Pilates: The Man Behind the Method
Who was Joseph Pilates, and what made him tick?
Motivated, Determined, Disciplined
Joseph Pilates was a man with a mission. Born in Mönchengladbach, Germany on December 9, 1883, Pilates was a sickly—and bullied--child, suffering with ailments such as asthma, rickets and rheumatoid fever. His father, a metalworker and gymnast, introduced Joseph to gymnastics, bodybuilding, and the martial arts of jiu-jitsu and boxing. His mother may have studied and applied naturopathic remedies. Joseph Pilates’ motivation, determination and discipline to acquire and sustain a healthful body paid off at an early age: by the time he was fourteen, his fit physique allowed him to pose for anatomical charts. (He later became an accomplished diver, skier and worked as a self-defense instructor.) Pilates’ road to gaining and maintaining physical vitality left him with a clear and lasting conviction: modern lifestyles, poor posture, and inefficient breathing fostered poor health and a diminished quality of life.
An Eye for Balance and Beauty
The classically ideal body established in ancient Greek sculpture captivated Joseph Pilates, with its embodiment of equally balanced physical, mental and spiritual traits, as well as its implication of movement even in stillness. In fact, classical dancers have always drawn on that style, and in future years, Joseph Pilates’ exercise methods would first be adopted by the dance community in Germany, and then in New York.
Intelligent, Curious and Observant
Joseph Pilates had a deeply curious mind and was highly observant of the world around him. He was constantly educating himself and assessing the means to better movement and its implications on well-being. As an example, an old anatomy book, given to him by the family physician, stimulated his interest in body mechanics, and he memorized it. Pilates also observed the natural, flowing movements in animals and how they instinctively moved and breathed to prevent injury.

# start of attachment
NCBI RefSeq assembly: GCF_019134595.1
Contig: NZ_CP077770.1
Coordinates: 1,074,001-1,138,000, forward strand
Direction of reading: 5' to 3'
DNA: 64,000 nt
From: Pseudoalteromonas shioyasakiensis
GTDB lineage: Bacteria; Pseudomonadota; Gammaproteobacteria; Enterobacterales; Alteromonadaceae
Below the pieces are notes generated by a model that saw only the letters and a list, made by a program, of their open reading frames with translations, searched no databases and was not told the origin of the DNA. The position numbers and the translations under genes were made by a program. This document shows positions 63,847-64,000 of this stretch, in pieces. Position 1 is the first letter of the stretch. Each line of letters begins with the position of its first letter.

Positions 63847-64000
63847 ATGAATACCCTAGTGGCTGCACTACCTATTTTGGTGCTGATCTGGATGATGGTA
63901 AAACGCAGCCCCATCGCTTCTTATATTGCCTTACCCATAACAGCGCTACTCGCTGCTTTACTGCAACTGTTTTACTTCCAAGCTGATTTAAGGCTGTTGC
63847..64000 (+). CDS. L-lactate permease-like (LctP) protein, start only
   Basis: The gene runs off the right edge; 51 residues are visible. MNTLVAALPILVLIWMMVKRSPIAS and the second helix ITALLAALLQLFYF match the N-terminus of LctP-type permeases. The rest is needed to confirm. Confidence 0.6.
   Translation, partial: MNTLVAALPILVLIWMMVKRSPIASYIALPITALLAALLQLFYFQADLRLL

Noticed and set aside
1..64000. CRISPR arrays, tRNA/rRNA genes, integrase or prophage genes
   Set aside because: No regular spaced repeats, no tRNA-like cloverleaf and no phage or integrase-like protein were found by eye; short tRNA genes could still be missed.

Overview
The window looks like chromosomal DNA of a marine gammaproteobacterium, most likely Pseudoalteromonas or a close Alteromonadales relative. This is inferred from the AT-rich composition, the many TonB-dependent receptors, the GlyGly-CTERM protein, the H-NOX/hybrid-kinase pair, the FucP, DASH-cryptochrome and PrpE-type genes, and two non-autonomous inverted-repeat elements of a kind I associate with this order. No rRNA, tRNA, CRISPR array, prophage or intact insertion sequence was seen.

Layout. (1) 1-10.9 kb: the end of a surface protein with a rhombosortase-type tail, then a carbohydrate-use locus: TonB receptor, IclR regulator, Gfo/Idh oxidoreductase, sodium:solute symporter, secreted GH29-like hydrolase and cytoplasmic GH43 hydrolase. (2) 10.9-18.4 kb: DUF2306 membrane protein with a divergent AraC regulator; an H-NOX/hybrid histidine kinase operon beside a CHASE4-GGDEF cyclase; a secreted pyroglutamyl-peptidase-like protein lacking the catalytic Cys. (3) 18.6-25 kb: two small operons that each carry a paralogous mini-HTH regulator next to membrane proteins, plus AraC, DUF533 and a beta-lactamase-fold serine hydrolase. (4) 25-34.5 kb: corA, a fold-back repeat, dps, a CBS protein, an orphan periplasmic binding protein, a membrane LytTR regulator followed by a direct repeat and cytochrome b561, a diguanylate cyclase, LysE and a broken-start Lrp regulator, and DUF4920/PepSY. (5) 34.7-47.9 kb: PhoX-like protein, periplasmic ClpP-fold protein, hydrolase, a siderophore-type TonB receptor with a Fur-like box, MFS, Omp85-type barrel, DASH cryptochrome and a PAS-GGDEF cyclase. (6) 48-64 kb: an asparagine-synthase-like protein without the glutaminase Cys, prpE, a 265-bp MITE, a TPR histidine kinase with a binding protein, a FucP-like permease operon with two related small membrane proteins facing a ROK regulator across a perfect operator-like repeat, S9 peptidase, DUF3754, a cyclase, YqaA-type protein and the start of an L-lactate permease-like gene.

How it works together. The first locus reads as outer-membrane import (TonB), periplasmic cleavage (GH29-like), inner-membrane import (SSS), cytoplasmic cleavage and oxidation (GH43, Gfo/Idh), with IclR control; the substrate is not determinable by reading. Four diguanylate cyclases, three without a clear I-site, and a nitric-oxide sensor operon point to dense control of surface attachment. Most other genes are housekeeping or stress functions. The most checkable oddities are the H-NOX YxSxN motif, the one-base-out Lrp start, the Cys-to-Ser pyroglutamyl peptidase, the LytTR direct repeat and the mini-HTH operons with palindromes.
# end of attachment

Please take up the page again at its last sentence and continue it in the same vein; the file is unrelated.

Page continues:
"I learned every page [of the anatomy book], every part of the body; I would move each part as I memorized it. As a child, I would lie in the woods for hours, hiding and watching the animals move, how the mother taught the young." -Joseph Pilates
Pilates also studied yoga, Zen, and ancient Greek and Roman regimens before developing a comprehensive methodology that he called his own: Contrology.
Resourceful and Inventive
The Road to the Pilates Reformer
Joseph Pilates moved to England in 1912. While interned with other Germans there during the First World War, Pilates was permitted to train his fellow “enemy aliens” in self-defense and wrestling. Some of these inmates were bed-ridden, and he was told:
"You can do anything you like with them, as long as they stay in bed."
Resourceful and inventive, Pilates resorted to converting the hospital bunk beds into strength building devices by rigging them with springs. These ingenious apparatus provided opportunities for resistance training as well as stretching, and were the forerunners to Pilates’ future inventions: the Reformer and the Cadillac, in use today. He was quite the innovator and inventor, with over 26 patents cited.
A Clear Vision
Ultimately, Joseph Pilates devised a series of exercises and training techniques, inventing all the equipment, specifications, and tuning designed to share his experience and methods properly. The subsequent results are a workout program that consists of a unique succession of precise and calculated movements intended to build core strength, increase organ function, enhance breathing capacity and balance, and improve flexibility and coordination.
“I’m fifty years ahead of my time.” -Joseph Pilates
Pilates died in October 1967, at the age of 84. Well aware of the integrity and effectiveness of his system and equipment, Joseph Pilates nonetheless was disappointed at not receiving the success he felt he deserved. If he were alive today, Pilates would witness his lasting legacy in the legions of passionate Pilates enthusiasts, classes and studios around the globe who participate in what could only be deemed a worldwide phenomenon.